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Friday, May 22, 2020

Another Take on the Search for Quantum Supremacy

This has come up a few times since last year with claims from major Tech.    IEEE Spectrum looks at the supremacy claim again, intro below and more at the link.  How do we measure real results on real problems of value?

How Many Qubits Are Needed For Quantum Supremacy?
Whether Google achieved quantum supremacy depends on perspective
By Charles Q. Choi  in IEEE Spectrum

Quantum computers theoretically can prove more powerful than any supercomputer, and now scientists calculate just what quantum computers need to attain such "quantum supremacy," and whether or not Google achieved it with their claims last year.

Whereas classical computers switch transistors either on or off to symbolize data as ones and zeroes, quantum computers use quantum bits or qubits that, because of the bizarre nature of quantum physics, can be in a state of superposition where they are both 1 and 0 simultaneously.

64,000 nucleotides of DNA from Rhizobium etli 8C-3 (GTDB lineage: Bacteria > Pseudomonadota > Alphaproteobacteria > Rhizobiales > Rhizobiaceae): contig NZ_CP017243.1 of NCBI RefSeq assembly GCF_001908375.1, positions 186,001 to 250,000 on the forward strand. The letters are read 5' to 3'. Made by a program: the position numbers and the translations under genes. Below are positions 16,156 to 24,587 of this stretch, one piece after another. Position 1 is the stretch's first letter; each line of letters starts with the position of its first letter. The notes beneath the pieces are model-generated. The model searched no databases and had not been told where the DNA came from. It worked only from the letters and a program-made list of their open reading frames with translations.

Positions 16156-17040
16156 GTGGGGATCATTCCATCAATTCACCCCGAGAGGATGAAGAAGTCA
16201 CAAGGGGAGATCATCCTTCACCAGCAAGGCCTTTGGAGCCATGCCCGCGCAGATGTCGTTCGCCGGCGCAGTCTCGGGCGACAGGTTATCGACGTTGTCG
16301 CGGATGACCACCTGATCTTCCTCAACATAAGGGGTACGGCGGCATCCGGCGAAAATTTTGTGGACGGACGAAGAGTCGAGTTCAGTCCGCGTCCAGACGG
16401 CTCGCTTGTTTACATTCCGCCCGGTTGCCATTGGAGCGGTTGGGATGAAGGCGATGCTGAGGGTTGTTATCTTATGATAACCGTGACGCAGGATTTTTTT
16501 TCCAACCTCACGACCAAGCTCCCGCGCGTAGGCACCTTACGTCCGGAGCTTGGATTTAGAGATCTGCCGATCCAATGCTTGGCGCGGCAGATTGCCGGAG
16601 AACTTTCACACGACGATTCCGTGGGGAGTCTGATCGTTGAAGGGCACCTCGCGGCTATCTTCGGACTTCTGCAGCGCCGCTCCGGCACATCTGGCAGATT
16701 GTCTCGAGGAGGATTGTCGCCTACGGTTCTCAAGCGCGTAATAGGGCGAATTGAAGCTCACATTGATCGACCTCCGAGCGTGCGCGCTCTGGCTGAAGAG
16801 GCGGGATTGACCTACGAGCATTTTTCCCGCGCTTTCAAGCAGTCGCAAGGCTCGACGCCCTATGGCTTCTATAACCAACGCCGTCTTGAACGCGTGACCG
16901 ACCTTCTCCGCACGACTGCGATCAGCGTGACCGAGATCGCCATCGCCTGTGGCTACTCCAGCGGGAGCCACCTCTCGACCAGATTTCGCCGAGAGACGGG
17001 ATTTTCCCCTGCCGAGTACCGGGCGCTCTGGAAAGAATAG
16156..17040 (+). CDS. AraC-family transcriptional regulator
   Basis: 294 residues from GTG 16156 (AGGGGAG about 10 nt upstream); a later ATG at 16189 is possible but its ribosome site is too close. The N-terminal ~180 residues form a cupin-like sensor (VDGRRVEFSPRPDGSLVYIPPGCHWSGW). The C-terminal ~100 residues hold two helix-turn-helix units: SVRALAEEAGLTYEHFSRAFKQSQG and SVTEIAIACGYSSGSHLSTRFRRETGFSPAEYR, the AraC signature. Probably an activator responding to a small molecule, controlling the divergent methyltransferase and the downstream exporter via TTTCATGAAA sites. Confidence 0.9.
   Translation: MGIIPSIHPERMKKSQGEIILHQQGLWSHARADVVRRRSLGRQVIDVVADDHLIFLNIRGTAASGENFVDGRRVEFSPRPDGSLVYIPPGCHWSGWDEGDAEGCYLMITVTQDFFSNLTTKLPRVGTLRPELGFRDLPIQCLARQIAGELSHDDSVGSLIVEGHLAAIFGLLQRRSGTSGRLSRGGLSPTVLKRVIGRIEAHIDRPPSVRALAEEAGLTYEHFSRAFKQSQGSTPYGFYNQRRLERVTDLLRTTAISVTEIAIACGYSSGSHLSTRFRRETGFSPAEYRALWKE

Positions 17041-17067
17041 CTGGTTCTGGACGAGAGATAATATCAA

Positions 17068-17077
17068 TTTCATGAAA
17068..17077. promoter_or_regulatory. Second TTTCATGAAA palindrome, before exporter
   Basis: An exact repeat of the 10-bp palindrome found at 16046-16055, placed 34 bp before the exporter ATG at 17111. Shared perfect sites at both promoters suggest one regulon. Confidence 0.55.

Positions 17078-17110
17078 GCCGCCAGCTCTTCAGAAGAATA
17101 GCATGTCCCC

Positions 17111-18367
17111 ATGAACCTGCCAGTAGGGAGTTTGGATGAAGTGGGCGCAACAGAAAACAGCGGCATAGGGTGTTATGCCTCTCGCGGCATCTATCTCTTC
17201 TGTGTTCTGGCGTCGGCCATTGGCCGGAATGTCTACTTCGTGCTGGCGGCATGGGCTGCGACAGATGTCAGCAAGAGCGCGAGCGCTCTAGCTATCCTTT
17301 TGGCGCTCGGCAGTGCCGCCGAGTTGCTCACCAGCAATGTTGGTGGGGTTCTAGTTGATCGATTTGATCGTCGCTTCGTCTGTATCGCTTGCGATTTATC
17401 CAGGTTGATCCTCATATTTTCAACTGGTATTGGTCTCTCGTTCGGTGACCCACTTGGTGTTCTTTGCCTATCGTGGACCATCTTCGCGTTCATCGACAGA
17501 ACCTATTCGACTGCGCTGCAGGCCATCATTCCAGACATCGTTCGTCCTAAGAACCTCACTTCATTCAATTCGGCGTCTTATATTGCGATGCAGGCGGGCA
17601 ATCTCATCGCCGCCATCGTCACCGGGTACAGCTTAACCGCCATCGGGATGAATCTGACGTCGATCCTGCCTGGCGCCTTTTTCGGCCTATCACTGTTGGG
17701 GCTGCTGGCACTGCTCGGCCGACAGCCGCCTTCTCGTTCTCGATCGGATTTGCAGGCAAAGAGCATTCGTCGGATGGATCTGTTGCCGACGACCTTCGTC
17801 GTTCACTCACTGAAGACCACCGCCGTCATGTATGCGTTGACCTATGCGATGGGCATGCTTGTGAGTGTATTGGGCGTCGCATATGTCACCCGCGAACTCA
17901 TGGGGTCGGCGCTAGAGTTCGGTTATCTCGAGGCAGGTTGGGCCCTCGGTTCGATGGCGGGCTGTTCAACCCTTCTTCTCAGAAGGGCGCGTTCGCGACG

Superposition lets one qubit perform two calculations at once, and if two qubits are linked through a quantum effect known as entanglement, they can help perform 22 or four calculations simultaneously; three qubits, 23 or eight calculations; and so on. In principle, a quantum computer with 300 qubits could perform more calculations in an instant than there are atoms in the visible universe.

It remains controversial how many qubits are needed to achieve quantum supremacy over standard computers. Last year, Google claimed to achieve quantum supremacy with just 53 qubits, performing a calculation in 200 seconds that the company estimated would take the world's most powerful supercomputer 10,000 years, but IBM researchers argued in a blog post “that an ideal simulation of the same task can be performed on a classical system in 2.5 days and with far greater fidelity.”  ... '

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